One thing that I find very tiring when I read the Mesa3D mailing list for my work at Igalia , is to read the patches that arrive as emails: they are too many and the mail clients do not highlight them. So far, I was using the thunderbird mail-client with the colored-diffs plugin that made them more readable, but it was quite slow and was breaking the appearance of the e-mails that were replies to a patch. Since, I never was a big fan of thunderbird (the list of the things I disliked about it was always longer than the list of the features I liked) I wanted to find a way to have the colored-diffs and the lightning plugins functionalities to a more lightweight gui-mail-client: the claws-mail.
The steps I followed to sync my remote contacts with the claws-mail mail client:
It seems that the certbot, the recommended script to install and update the LetsEncrypt certificates requires root permissions. Well, I found several tutorials and forums where people claimed that they ran it without root permissions but they all said they needed root permissions to do something else for certbot to work and then I ran this simple command:
Requesting to rerun ./certbot-auto with root privileges...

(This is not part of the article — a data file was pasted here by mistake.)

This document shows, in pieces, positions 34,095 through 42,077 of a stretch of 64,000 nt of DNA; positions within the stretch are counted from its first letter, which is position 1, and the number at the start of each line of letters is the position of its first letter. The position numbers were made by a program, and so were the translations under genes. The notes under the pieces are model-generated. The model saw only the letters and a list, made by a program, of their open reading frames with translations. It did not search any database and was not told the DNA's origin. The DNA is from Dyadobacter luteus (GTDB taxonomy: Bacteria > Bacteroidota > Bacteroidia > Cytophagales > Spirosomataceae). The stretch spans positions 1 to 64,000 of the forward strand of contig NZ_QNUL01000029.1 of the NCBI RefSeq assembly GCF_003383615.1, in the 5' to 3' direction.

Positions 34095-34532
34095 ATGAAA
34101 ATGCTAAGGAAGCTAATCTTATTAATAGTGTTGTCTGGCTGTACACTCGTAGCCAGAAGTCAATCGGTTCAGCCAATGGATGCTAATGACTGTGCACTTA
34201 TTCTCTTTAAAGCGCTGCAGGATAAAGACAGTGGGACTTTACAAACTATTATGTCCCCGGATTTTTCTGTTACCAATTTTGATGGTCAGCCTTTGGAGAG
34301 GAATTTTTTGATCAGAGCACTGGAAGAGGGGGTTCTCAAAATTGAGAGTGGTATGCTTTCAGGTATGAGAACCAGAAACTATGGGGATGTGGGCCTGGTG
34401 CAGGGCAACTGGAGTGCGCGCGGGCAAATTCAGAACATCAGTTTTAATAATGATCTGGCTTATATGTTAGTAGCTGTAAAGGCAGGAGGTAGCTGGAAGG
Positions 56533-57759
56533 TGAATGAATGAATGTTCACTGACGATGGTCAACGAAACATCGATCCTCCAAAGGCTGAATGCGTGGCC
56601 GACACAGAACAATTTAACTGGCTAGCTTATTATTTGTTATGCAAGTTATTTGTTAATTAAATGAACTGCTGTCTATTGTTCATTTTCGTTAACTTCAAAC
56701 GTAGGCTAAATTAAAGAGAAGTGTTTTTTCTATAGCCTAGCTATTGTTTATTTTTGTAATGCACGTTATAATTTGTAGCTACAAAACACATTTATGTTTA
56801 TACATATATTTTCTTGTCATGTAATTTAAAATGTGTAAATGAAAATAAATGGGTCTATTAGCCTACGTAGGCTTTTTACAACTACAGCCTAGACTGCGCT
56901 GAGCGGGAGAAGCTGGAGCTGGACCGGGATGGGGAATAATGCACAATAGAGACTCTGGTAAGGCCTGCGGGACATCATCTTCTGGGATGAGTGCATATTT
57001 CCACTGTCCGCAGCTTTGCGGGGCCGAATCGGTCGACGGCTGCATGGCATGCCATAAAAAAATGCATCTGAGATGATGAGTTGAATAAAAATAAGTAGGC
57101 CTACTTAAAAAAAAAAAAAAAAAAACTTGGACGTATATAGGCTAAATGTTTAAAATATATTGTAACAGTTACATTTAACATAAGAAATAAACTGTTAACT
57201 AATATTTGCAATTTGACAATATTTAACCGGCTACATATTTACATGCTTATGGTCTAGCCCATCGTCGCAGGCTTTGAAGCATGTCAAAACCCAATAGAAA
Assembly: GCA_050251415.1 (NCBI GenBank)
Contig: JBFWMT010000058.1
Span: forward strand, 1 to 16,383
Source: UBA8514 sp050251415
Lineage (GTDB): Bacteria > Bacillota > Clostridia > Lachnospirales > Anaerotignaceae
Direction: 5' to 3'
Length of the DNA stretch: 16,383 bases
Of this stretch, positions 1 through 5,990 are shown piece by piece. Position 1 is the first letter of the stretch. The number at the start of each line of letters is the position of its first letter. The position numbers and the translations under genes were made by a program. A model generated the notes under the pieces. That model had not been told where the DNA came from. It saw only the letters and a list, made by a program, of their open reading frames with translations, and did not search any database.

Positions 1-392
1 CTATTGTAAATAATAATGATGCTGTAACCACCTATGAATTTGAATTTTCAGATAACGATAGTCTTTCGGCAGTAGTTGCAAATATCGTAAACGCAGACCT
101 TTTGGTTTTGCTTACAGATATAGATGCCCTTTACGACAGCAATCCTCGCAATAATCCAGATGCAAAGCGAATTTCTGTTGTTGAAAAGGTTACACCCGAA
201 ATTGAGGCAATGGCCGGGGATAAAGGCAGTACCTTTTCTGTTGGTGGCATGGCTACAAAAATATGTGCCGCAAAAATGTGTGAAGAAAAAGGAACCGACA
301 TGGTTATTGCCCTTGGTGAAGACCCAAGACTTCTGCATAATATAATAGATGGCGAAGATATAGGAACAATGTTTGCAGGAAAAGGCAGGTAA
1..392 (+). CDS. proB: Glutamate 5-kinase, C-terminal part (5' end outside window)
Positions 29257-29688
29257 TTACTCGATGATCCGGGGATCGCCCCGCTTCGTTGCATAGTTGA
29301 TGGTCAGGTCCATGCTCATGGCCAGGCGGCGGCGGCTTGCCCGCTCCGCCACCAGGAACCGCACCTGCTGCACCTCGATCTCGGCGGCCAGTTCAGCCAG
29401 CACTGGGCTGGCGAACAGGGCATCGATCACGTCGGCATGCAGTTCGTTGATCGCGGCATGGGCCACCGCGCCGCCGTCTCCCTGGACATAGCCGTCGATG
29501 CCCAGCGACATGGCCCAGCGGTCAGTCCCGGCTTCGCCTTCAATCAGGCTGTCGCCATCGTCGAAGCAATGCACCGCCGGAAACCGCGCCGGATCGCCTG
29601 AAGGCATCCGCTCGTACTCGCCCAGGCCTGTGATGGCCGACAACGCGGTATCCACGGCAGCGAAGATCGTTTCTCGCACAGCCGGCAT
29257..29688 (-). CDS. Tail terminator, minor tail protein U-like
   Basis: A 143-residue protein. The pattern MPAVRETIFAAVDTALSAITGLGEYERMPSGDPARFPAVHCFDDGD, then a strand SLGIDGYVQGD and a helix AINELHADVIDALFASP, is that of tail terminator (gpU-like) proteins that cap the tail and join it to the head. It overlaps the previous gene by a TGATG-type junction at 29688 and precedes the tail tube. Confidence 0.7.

[sudo] password for eleni:
and decided to give up and search for an alternative method. 🙂
Sometimes, when working with the mesa drivers, modifying or replacing a shader might be extremely useful for debugging. Mesa allows users to replace their shaders at runtime without having to change the original code by providing these environment variables:
As part of my work for Igalia I wanted to do some environment mapping. I was able to find plenty of high quality .hdr images online but I couldn’t find any (OSS) tool to convert them to cubemap images. Then, Nuclear (John Tsiombikas) gave me the solution: he wrote a minimal tool that does the job quickly and produces high quality cube maps.
So, here’s a short “how to” create cubemaps on Linux using his “cubemapper” program in combination with other OSS tools:
Today, I experimented with the linux kernel modules for the first time and I’ve written a simple module that prints a message (helloworld :P) every time that someone reads from the
/dev/ktest (a custom character device) and counts how many times the device was opened for reading.
Before the cloud era, people used FTP and HTTP to exchange big data files… TIL how to setup quickly a temporal HTTP server to share my files with people out there with 1 command… (thanks fuzz!)
Unity runs inside xfce4 using Xephyr. Continue reading Nested Ubuntu Unity with Xephyr
To create a GBM buffer you first need to create a drm device and then use its device descriptor to create a gbm device. To do this under X you need a way to tell xserver which device you use to avoid permission issues. Here’s an example where I create a gbm buffer under X and then authenticate to the X server: